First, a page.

How did Charlotte, a small southern city become the second largest financial center in the United States? The answer is found in a mix history, industry and legal quirks.
Charlotte’s earliest financial boom started with gold. In 1799, just outside Charlotte, a young boy found a 17-pound gold nugget and unknowingly started the first United States gold rush. Over the following decades gold mines dotted the region and by 1837, over 50 mines were in operation. In the same year, a Charlotte branch of the U.S. Mint opened and minted coins consisting of North Carolina gold.
The gold boom continued until 1848, when the California Gold Rush lured prospectors westward. Although mining continued, Charlotte’s heyday ended and the Charlotte Mint closed in 1861. However, gold and the Mint provided Charlotte with its first taste of the finance market.
Like most southern towns, the Civil War was devastating to the city of Charlotte. During the war every bank in the Carolinas failed. However, by the 1870s Charlotte emerged as a rail center and textile hub in need of a local bank. In response, local business leaders started raising money to build banks.
Established in 1874, the Commercial National Bank of Charlotte was founded with $50,000 in equity from various local businessmen. Other banks followed, including Union National Bank in 1908, whose first branch was simply a large roll top desk set in the lobby of the Buford Hotel on West Tryon Street. Over time, Commercial National and Union National became two of the largest banks in the United States, eventually known as Bank of America and Wells Fargo, respectively.
In 1927, the Federal Reserve Bank opened a local branch in Charlotte to serve as a regional hub for processing checks, providing currency and monitoring the local economy. This was a major boost to the local economy and one of the first major steps towards making Charlotte the center of North Carolina finance. By the 1970s, Charlotte was on its way to being one of the largest financial centers in the country.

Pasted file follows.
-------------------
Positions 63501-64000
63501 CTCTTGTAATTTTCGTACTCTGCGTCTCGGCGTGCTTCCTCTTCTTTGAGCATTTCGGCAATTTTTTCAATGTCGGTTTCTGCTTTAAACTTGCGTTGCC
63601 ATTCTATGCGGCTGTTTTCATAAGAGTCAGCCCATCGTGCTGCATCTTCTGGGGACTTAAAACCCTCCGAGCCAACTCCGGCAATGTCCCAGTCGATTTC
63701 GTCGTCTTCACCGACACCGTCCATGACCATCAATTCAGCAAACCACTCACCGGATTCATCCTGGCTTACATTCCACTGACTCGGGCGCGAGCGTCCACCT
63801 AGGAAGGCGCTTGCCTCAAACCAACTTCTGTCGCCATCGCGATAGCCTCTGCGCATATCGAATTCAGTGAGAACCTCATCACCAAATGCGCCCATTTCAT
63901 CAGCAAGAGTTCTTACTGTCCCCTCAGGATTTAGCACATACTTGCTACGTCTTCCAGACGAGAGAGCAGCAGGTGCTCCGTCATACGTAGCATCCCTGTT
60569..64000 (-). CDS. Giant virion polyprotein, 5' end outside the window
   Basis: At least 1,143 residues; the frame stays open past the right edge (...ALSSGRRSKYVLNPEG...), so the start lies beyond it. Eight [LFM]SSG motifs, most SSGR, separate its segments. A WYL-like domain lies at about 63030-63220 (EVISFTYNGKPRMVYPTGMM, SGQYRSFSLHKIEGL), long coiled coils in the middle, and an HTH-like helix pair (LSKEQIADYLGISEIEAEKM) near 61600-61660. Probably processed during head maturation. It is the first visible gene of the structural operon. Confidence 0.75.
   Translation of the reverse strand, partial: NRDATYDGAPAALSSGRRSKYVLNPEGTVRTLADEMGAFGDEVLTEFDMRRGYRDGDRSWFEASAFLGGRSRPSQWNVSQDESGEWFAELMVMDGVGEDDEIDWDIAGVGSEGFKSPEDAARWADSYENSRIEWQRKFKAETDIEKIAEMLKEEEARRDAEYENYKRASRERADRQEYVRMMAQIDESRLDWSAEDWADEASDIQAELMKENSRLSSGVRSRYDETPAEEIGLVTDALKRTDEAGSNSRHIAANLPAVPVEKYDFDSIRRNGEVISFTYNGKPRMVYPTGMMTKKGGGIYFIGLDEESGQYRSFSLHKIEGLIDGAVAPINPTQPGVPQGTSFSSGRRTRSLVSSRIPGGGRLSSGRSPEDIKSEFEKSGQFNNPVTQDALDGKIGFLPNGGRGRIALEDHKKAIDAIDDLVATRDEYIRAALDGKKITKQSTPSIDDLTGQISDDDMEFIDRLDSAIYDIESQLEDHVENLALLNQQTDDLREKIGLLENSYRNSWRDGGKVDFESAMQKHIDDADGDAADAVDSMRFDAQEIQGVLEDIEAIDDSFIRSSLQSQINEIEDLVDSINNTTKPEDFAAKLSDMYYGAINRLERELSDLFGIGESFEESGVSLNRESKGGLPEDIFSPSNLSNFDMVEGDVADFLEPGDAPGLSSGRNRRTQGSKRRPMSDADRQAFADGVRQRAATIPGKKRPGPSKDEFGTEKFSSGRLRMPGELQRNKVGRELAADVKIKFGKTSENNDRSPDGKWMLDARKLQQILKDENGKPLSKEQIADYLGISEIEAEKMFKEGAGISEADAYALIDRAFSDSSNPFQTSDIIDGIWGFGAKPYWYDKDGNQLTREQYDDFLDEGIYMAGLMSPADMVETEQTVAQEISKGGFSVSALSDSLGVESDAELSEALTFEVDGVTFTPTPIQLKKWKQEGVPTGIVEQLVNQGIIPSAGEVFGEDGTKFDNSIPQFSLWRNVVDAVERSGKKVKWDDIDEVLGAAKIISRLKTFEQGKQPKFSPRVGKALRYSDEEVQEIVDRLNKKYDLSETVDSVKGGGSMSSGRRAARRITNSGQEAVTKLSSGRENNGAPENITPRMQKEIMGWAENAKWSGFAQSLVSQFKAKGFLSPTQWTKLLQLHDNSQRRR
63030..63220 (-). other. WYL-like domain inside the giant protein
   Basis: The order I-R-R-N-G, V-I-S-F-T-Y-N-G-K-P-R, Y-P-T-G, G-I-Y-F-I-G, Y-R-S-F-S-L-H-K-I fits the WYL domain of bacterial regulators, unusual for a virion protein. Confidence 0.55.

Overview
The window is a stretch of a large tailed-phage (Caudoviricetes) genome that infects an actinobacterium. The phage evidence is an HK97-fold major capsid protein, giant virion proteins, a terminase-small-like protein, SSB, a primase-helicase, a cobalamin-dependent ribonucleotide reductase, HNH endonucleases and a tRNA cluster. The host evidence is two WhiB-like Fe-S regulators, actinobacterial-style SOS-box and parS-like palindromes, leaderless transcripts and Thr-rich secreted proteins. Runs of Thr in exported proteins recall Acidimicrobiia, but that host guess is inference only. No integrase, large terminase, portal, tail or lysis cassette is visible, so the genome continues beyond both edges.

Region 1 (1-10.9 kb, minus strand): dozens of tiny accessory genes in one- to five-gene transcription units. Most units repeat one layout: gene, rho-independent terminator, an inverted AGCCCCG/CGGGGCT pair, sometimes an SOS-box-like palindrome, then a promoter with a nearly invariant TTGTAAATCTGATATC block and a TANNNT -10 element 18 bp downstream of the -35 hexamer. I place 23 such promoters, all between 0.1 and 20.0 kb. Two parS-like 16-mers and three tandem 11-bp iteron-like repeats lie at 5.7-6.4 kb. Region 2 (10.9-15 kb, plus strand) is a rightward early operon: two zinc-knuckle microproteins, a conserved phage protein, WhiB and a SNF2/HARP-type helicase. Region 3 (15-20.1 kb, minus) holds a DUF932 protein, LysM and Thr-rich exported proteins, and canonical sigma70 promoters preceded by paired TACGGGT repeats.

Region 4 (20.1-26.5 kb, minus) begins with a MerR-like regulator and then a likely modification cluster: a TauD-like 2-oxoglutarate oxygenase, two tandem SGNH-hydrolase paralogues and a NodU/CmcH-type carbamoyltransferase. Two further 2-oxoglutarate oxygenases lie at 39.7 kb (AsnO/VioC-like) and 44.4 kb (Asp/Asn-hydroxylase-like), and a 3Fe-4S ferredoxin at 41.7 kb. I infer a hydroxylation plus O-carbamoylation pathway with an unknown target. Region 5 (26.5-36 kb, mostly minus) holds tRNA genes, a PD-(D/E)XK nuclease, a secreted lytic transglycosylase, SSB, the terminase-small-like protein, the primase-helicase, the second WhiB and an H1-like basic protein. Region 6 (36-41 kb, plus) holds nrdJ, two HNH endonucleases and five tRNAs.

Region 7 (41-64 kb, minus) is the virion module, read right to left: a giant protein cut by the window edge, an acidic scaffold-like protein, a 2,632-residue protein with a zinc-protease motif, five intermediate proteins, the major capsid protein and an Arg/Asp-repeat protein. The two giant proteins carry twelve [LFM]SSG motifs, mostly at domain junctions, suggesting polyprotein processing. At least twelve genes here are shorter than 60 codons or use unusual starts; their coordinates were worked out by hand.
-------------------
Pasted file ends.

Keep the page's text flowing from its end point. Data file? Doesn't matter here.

Until the late 1980s, a hodge-podge of state laws throughout the country prevented banks from having branches in more than one state. However, in 1985, with lobbying from Charlotte banks, the state legislature passed the Southeastern Regional Banking Compact, a law allowing North Carolina banks to own branches in other states. At the same time, the law forbid outside banks from purchasing in North Carolina. Therefore, there was little fear of acquisition, yet North Carolina banks were free to pursue outside options.
Commercial National, now North Carolina National Bank (NCNB), and Union National, now First Union, took full advantage of the new legislation. NCNB quickly acquired banks in Florida and Texas while First Union soon purchased banks in Florida and Georgia. While most financial institutions were struggling with interstate branch restrictions, North Carolina banks were rapidly expanding.
By the late 1990s, bank acquisitions grew larger, bolder and riskier. First Union acquired Wachovia National Bank of Winston-Salem and adopted the Wachovia name. NCNB acquired a number of banks and after purchasing California-based BankAmerica, changed its name to Bank of America. Soon, Wachovia and Bank of America were two of the largest banks in the United States, with branches stretching from coast to coast and offices around the world.
Unfortunately, the recent recession hit both banks hard. Bank of America stumbled, but recovered. Wachovia’s struggle was more difficult and led to acquisition by Wells Fargo of California.
Although the era of large mergers and outsized growth ended with the recent recession, Charlotte remains a strong financial center. Bank of America’s Charlotte headquarters employs over 15,000 people, while Wells Fargo employs close to 20,000. Additionally, dozens of smaller financial companies and banks moved to Charlotte to take advantage of the high concentration of employees with financial experience. Today, Charlotte remains the second largest financial hub in the United States—the Queen City of Finance.
Rick Rothacker, Banktown (Winston-Salem, 2010).
Mary Norton Kratt, Charlotte: Spirit of the New South (John F. Blair Publisher, Winston-Salem, NC 1992).
Hugh Talmage Lefler and Albert Ray Newsome, North Carolina: The History of a Southern State (Chapel Hill, The University of North Carolina Press, 1954).
Greg Farrell, Crash of the Titans (New York, 2010).